Essentials for Navigating Successful Centralization of Services: A Case Study

“The process is easier said than done and will fail if efficiencies are not easily recognizable. It also helps that the development process is consensus-driven.” – Vicki Bond – CEO, Medical Provider Resources, Inc.

The Situation

The community of 350,000 had 4 hospitals and 1250 physicians with privileges and membership at 2 or more of the hospitals. The city was Wichita, Kansas. The hospitals included Wesley Medical Center, St. Francis Hospital, St. Joseph Hospital, and Riverside Hospital.

Until 1989, each hospital had its own, but similar, credentialing processes and none of the medical staff offices performed payer enrollment credentialing. Providers practicing at more than one hospital were separately credentialed at each facility using paper documents. Further complicating matters was duplication across the hospitals, with each managing their processes a bit differently. Half of the physicians required duplicate credentialing. All hospitals required three professional references further irritating practicing providers listed as references on all applications.

The Medical Staff Professionals (MSPs) for the hospitals recognized the scope of the problem. They organized a discussion with the county medical society and began to lead an effort to centralize credentialing efforts across the city. This was the beginning of a change in paradigm.

Engaging Key Stakeholders

centralized verification servicesThe medical staff leaders were pleased with the idea of centralizing processes. The idea gained wide acceptance as key stakeholders began to realize the efficiency in gathering data and the synergy of involving the county medical society.

For the core work, each hospital provided one representative from its medical staff office. The representatives were the Medical Staff Coordinators. The medical staff offices at each hospital had historically been responsible for all credentialing. Establishing a centralized process meant they would need to give up some control of the credentialing process, so their active involvement in determining the future model was crucial. They met often and interviewed and hired an executive director of a program initially called The Kansas Physician Information Verification Program (KPIVP), a term that was hard to say and not well understood in the community. This was obstacle number one.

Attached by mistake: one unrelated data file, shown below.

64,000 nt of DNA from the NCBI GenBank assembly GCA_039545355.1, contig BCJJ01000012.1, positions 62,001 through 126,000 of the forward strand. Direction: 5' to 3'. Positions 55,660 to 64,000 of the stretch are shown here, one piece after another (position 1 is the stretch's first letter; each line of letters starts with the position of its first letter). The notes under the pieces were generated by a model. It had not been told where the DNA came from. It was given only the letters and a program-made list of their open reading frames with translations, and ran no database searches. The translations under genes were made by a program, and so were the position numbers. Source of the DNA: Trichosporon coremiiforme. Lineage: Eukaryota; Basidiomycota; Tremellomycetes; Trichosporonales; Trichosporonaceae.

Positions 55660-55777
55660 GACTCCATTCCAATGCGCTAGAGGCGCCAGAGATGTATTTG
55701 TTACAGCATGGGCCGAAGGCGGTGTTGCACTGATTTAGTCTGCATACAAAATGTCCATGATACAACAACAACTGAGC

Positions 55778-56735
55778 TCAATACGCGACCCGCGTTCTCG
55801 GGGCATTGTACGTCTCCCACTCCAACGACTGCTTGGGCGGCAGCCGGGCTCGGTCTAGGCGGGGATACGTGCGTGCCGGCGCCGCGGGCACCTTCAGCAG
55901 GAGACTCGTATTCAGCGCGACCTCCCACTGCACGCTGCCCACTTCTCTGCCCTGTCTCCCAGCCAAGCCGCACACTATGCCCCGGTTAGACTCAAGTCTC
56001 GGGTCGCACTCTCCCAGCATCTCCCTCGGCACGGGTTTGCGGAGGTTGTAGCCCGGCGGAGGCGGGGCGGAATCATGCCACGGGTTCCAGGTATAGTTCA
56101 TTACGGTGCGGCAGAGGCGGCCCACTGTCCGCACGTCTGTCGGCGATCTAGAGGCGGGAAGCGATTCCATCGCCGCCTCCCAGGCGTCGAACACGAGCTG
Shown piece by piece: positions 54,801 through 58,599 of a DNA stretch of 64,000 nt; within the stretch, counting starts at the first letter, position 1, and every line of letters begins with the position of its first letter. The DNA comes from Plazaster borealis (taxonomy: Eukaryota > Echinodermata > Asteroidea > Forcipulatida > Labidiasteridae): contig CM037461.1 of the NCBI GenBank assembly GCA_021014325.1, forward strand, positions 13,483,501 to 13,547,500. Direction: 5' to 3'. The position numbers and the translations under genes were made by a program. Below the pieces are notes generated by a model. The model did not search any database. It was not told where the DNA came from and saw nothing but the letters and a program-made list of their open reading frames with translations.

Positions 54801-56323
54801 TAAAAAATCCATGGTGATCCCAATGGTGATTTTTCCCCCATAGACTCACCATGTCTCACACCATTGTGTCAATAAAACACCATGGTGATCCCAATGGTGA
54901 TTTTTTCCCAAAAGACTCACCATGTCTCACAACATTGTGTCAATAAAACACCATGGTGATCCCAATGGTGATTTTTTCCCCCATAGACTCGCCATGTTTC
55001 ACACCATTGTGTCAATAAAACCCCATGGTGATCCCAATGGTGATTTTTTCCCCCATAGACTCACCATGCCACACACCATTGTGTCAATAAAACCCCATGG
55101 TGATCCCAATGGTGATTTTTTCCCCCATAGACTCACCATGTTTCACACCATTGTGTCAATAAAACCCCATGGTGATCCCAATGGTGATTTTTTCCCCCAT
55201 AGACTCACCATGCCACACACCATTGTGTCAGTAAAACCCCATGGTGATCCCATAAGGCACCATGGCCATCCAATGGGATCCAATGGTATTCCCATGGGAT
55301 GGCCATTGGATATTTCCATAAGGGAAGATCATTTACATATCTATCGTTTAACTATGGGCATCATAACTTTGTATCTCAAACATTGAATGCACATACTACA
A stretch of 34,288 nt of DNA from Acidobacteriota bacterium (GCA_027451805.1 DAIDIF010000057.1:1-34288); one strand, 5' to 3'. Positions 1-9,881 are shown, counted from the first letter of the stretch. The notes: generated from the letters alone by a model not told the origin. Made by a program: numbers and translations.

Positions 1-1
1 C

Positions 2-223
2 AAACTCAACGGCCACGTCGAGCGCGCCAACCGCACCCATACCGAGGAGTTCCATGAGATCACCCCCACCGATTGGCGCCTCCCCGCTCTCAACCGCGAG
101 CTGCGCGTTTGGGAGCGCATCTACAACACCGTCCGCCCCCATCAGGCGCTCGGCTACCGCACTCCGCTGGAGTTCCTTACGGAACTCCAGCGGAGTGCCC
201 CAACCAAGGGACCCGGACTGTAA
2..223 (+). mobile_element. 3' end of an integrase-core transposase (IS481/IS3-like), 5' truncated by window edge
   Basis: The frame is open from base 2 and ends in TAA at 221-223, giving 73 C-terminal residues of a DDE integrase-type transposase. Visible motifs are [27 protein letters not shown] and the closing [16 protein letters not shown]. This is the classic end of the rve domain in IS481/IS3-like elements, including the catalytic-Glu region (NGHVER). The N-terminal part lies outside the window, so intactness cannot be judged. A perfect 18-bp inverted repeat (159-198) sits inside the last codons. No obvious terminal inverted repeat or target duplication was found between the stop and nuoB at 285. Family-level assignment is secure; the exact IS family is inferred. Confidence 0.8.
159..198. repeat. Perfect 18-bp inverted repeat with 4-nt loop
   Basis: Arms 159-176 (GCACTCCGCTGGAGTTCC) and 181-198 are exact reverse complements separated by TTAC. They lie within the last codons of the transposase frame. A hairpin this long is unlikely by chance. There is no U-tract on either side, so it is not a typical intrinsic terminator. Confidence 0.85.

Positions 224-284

The hard work began as the medical staff office coordinators began to define the process of gathering data, the credentialing process that would meet the different hospital credentialing requirements and the fee schedule to help offset the cost of running the program. It was determined the KPIVP would be a non-profit organization and housed at the county medical society.

This was not an easy process and there was a lot of negotiation and much needed collaboration to define the different aspects of the program including the depth of credentialing, the tools needed to perform the credentialing and the method of sharing the credentialing files with each hospital. At the time of the launch of the KPIVP, the average turn-around time to get a physician fully credentialed in the city was 60-65 days. Again, the year was 1989. There were not many electronic verifications available and most of the hard work of credentialing had to be performed by writing a letter to primary source verification and waiting for a response to be received via the post office.

With the successful launch of the centralized program, the KPIVP, the medical staff offices began work on other areas of running a medical staff office.

The Serendipity of Events

One of the key stakeholders in the development of the KPIVP was Vicki Bond, the Medical Staff Coordinator at Wesley Medical Center. Vicki and her husband were starting their young family and with three children, Vicki decided to put her career in medical staff services on hold and transitioned to a full-time mother. She wasn’t home long before the Kansas Hospital Association called with news of a critical access hospital in northern Kansas that had a credentialing need. The medical staff services professional at the hospital has left and there was a need to credential a radiologist. The Kansas Hospital Association asked Vicki if she could assist the hospital with the process. The year was 1992. Vicki agreed to perform the credentialing of the physician and worked on the file when the kids were napping. The process took some time with all the verification letters coming to her home. When the file was complete, she made a copy for herself and mailed the original to the hospital. The hospital confirmed receipt of the file and was pleased with the process although they were having difficulty in recruiting a new medical staff services professional.